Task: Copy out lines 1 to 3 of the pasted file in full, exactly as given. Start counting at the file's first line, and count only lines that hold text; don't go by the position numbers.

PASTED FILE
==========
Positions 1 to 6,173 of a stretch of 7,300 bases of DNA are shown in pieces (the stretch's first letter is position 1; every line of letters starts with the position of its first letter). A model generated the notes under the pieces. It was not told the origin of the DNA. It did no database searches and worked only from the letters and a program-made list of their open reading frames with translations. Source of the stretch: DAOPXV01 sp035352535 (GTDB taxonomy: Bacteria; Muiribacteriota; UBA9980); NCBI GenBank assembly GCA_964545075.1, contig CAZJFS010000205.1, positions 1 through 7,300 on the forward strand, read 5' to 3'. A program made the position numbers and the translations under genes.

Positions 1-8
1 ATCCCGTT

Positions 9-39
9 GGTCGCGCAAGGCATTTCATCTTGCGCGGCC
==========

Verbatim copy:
Positions 1 to 6,173 of a stretch of 7,300 bases of DNA are shown in pieces (the stretch's first letter is position 1; every line of letters starts with the position of its first letter). A model generated the notes under the pieces. It was not told the origin of the DNA. It did no database searches and worked only from the letters and a program-made list of their open reading frames with translations. Source of the stretch: DAOPXV01 sp035352535 (GTDB taxonomy: Bacteria; Muiribacteriota; UBA9980); NCBI GenBank assembly GCA_964545075.1, contig CAZJFS010000205.1, positions 1 through 7,300 on the forward strand, read 5' to 3'. A program made the position numbers and the translations under genes.

Positions 1-8
1 ATCCCGTT